Council member Ed Girardeau of District 4's goals involve working on the infrastructure within the city.
His first goal is to start the connector road from East Gate Drive by Cracker Barrel and start its extension to Centennial Drive.
"This not only starts the process for relieving traffic from Whiskey Road but will also start the process for improving the drainage of storm water from Whiskey Road as well," Girardeau said.
Secondly, Girardeau wants to continue to work on the downtown parkways that were started this fall on Park Avenue between Newberry and Union streets. Lighting the parkways for use at night will allow for safer parking on both sides of the parkway and extend this to include the parkways on Richland Avenue to provide for public use from Waterloo to the Park Avenue Extension.
Girardeau would also like to work with the developer to get work on the Aiken Mall started.
District 5 council member Andrea Gregory said she is excited to see what the new year will bring to Aiken.
One of her goals is to better market the city.
"We are not very good at marketing the City of Aiken," Gregory said. "We use very mainstream approaches that do not move the needle. With a sound marketing campaign and economic development department, we should begin to see effective and substantial traction."
A second goal of Gregory's is to get the mall developed.
"The city needs to begin having more discussions with SouthEastern development. We have the right to ask for updates on where that project stands," Gregory said. "Also, we need to sit down with them and identify how the city can help market the City of Aiken to attract anchor stores and investors."
Gregory added that while the city understands that the private developer that owns the property can begin development at its own pace, the city would need to discuss the “park" component with the developer should the development continue to be delayed.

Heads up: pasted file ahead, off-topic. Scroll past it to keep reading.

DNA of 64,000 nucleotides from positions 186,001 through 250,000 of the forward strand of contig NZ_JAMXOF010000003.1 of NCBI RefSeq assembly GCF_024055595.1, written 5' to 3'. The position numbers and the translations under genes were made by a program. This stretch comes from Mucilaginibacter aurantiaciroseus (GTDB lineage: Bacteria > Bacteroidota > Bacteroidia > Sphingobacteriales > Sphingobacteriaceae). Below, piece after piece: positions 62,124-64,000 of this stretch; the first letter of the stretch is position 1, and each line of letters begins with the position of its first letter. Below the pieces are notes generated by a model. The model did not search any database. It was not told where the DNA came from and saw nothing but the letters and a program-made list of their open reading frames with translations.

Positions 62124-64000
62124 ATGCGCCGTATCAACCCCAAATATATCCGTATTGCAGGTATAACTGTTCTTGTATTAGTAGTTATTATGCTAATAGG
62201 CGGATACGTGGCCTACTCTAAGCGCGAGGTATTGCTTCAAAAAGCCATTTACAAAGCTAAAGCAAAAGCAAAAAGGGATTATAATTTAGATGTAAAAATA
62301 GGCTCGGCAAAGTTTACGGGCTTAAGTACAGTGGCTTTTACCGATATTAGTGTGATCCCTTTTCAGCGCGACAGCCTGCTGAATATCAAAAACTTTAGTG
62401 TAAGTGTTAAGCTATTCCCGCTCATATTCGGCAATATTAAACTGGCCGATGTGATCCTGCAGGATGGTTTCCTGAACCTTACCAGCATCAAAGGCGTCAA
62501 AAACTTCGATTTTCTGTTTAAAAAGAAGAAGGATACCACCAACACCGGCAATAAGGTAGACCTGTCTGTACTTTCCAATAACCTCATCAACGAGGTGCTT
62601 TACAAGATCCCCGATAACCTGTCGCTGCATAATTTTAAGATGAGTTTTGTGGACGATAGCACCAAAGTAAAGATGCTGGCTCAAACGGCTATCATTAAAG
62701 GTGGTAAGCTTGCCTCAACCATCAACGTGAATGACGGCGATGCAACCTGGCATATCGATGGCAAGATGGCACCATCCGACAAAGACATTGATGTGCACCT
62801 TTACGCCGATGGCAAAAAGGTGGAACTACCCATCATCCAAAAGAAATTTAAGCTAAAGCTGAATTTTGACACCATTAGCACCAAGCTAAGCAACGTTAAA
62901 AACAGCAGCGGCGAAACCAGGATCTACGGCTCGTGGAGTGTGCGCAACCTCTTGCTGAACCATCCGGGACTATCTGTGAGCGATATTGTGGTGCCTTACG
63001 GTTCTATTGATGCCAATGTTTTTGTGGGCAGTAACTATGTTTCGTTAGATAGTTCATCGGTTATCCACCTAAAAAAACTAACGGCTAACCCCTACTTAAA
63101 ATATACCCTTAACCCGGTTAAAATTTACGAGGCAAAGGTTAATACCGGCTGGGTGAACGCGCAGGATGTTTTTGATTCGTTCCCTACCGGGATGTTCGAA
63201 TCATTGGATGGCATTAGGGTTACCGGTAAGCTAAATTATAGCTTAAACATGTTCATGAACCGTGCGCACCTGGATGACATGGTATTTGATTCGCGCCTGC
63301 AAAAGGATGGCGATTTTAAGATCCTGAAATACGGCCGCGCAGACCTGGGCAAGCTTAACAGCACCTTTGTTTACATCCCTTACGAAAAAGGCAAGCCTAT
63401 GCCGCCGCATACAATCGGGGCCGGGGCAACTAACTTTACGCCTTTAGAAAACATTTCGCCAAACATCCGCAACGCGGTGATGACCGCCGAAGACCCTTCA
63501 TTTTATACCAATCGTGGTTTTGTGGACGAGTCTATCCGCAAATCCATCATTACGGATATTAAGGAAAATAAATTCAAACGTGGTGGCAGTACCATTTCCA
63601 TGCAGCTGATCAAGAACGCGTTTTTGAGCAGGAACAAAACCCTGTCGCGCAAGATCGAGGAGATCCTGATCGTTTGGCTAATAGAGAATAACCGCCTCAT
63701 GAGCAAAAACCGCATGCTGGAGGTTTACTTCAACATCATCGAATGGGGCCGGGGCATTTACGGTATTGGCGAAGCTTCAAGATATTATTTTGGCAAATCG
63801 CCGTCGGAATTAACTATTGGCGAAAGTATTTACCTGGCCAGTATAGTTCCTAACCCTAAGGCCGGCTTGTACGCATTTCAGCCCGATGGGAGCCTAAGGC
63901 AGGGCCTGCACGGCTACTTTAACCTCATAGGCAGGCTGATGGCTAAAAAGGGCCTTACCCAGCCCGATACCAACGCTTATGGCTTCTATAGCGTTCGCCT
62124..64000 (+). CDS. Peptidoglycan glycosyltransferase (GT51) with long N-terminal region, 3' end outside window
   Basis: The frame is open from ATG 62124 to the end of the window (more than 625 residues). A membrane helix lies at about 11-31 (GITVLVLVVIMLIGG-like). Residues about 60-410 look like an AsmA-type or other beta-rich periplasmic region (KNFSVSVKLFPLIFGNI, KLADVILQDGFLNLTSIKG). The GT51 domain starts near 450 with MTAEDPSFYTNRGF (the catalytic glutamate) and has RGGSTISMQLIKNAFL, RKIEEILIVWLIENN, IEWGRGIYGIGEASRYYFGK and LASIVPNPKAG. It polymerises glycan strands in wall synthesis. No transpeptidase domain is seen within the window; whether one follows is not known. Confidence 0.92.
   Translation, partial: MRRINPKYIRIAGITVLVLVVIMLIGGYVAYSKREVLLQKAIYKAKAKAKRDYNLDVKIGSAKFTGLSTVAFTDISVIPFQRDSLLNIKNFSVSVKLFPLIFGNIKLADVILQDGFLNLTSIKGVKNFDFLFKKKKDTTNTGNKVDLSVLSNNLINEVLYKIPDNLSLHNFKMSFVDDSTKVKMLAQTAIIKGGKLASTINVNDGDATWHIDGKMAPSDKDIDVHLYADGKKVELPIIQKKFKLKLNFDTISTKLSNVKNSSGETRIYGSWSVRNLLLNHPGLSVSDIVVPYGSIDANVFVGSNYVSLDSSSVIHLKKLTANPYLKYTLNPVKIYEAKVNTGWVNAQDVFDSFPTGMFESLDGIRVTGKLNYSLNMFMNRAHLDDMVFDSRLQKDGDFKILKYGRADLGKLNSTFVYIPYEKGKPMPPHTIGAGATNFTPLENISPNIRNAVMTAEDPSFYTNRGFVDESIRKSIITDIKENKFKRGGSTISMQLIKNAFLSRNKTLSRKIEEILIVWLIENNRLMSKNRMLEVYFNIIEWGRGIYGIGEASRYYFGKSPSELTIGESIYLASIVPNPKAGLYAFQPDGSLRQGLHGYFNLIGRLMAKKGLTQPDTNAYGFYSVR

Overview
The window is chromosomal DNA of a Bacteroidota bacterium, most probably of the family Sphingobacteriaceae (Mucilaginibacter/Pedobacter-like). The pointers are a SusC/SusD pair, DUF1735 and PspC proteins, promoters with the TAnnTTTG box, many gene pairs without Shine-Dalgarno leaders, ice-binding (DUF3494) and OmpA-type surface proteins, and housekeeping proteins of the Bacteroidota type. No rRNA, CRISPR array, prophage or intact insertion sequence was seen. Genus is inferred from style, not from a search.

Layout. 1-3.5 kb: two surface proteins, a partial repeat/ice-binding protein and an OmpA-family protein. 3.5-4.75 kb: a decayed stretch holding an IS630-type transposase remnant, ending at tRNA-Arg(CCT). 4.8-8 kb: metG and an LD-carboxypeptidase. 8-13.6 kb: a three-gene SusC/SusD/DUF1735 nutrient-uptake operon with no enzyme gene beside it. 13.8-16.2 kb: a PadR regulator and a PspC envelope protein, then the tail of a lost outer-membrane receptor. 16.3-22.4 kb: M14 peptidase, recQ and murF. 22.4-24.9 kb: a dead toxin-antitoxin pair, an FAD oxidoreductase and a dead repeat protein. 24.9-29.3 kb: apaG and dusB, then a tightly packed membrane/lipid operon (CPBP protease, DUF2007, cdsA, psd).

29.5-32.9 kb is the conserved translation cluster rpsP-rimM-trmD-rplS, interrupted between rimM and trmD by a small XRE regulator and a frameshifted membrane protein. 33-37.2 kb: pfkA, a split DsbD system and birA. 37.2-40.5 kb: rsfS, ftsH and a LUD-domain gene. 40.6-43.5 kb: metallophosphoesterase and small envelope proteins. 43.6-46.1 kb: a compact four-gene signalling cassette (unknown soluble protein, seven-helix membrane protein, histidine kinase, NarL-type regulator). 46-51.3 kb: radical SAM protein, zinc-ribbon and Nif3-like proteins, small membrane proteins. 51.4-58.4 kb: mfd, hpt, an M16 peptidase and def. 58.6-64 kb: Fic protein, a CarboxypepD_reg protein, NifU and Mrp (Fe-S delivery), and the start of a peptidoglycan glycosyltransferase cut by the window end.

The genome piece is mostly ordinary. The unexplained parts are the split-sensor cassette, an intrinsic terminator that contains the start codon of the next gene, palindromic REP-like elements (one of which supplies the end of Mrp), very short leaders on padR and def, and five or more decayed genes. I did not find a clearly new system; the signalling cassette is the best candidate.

The city provided the developer with $1 million of taxpayer money that needs to be accounted for, and movement in the park component is key, Gregory said.
Gregory's final goal is focused on the city's infrastructure, especially the congested areas of Whiskey Road.
"We need to properly funnel resources to repair, improve, maintain and build infrastructure to suffice the needs of our growing city," Gregory said. "We need to address the traffic and the dangers associated with Whiskey Road. We need to think how we can improve the connectivity on that part of town to other parts of the City of Aiken. We need to think pathways to relieve traffic."
Gregory also noted that she recognizes Aiken's lack of properly developed sidewalks as a major issue.
"We have failed for many years by allowing investors, city and county to approve developments with no sidewalks, flooding roads, ditches, etc. In the cases where there are sidewalks, they tend to lead to nowhere," Gregory said. "We need to change this culture and this school of thought now."
As a member of the South Carolina Subcommittee of the Augusta Regional Transportation Policy Committee, Gregory plans to mention these issues and work to address them.
District 6 representative Ed Woltz wants to improve the infrastructure of the city as well.
A major goal he has for the city is its continuation of sewage and water repair. The project has started downtown and will hopefully work its way through the city, Woltz said.
"That will give us another 15 to 20 years of life in these pipes that we don't have right now," Woltz said.
Woltz also wants to get a defined agenda for Aiken's city growth for the next 10 years.
"We need to attract businesses in, and we need to attract new people into the town," Woltz said.
Wolz wants to bring traffic relief on Whiskey Road from a planning stage into an implementation stage.
"We've talked about it for many years," Woltz said. "Hopefully, 2020 will be the year we get started."
Aiken City Council will have its first 2020 meeting on Jan. 13 at 7 p.m.